The Wall Street giant Goldman Sachs, which is under fire from the markets watchdog, has said it did not structure a "portfolio that was designed to lose money".
Refuting the charges brought by the US market regulator SEC, the banking major has asserted the accusations are unfounded in "law and fact".
The US Securities and Exchange Commission on Friday made the charges against Goldman Sachs for "defrauding investors by misstating and omitting key facts about a financial product tied to sub-prime mortgages as the US housing market was beginning to falter".
Expressing disappointment over the SEC action related to a single transaction, Goldman said the bank itself lost money on the deal.
"Goldman Sachs itself lost more than $90 million. Our fee was $15 million. We were subject to losses and we did not structure a portfolio that was designed to lose money," the banking major said on Friday.
The regulator's complaint alleged that Goldman marketed a collateralised debt obligation (CDO), whose fortunes hinged on the performance of sub-prime residential mortgage-backed securities. Interestingly, sub-prime mortgages, where chances of defaults are high, were one of the main reasons for the global financial crisis. Also, excessive issuing of CDOs, a complex financial instrument, was blamed for the meltdown.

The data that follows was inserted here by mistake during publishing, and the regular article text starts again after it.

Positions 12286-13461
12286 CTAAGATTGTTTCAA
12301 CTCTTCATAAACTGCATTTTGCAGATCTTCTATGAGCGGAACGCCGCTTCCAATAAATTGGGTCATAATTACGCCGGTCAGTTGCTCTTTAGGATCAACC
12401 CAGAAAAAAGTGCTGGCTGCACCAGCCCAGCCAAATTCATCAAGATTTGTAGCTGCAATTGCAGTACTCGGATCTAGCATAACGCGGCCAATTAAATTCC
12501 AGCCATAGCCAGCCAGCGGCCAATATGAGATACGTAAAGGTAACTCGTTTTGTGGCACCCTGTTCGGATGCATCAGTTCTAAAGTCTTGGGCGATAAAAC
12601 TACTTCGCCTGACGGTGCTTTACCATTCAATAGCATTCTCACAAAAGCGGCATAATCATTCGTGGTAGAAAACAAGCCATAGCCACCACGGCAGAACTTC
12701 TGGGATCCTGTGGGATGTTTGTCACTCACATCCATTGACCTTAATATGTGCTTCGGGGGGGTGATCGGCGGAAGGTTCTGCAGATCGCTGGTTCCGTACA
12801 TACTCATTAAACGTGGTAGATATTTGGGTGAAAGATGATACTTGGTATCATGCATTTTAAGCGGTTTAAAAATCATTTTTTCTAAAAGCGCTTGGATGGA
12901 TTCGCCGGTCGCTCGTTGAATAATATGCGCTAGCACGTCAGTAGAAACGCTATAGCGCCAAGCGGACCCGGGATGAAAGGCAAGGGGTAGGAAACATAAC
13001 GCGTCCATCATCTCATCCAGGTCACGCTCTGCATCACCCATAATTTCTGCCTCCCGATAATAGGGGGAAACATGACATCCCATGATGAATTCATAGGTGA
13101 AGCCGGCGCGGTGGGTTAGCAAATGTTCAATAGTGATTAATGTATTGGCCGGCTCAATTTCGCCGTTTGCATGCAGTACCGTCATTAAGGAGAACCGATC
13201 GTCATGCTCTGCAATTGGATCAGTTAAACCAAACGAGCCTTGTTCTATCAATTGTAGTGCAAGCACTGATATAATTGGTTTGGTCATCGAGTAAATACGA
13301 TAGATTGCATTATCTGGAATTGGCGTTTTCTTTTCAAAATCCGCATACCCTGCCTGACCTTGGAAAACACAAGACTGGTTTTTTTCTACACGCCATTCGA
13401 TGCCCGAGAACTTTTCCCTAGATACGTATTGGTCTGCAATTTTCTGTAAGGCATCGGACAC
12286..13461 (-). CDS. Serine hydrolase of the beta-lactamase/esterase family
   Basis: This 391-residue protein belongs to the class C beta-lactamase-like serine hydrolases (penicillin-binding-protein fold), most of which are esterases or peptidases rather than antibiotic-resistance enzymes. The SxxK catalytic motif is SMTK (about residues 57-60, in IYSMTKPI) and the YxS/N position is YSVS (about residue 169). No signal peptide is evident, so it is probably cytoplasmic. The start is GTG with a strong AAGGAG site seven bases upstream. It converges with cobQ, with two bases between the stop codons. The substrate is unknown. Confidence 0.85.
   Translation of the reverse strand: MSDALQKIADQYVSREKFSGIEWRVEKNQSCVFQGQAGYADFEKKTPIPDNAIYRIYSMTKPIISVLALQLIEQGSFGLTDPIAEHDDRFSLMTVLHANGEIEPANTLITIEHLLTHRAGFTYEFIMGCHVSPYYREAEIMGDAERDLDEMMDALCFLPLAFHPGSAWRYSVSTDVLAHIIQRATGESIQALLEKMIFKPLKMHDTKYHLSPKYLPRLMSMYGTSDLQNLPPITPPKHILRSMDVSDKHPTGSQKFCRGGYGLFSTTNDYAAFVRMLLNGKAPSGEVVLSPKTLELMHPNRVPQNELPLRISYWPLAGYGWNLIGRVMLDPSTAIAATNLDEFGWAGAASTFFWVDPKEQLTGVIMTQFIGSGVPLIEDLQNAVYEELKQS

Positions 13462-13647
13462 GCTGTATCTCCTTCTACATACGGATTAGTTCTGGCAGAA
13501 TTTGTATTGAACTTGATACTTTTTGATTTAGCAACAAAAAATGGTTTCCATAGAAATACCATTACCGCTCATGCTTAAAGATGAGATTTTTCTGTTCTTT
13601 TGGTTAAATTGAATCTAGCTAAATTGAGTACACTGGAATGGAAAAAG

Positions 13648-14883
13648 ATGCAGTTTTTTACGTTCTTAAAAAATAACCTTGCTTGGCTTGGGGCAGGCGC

The entity failed to disclose vital information about the CDO, especially the role of a major hedge fund player in the portfolio selection. One of the world's largest hedge funds Paulson & Co paid Goldman to structure a transaction, SEC said.
"The SEC charges are completely unfounded in law and fact and we will vigorously contest them and defend the firm and its reputation," Goldman said in the statement. Further, it noted that extensive disclosure was provided. "IKB, a large German Bank and sophisticated CDO market participant and ACA Capital Management, the two investors, were provided extensive information about the underlying mortgage securities," Goldman Sachs said. The CDO in question is ABACUS 2007-AC1.
One of Goldman's vice-presidents Fabrice Tourre, responsible for ABACUS, has also been charged by the SEC. "Investors in the liabilities of ABACUS are alleged to have lost more than $1 billion," according to the SEC complaint.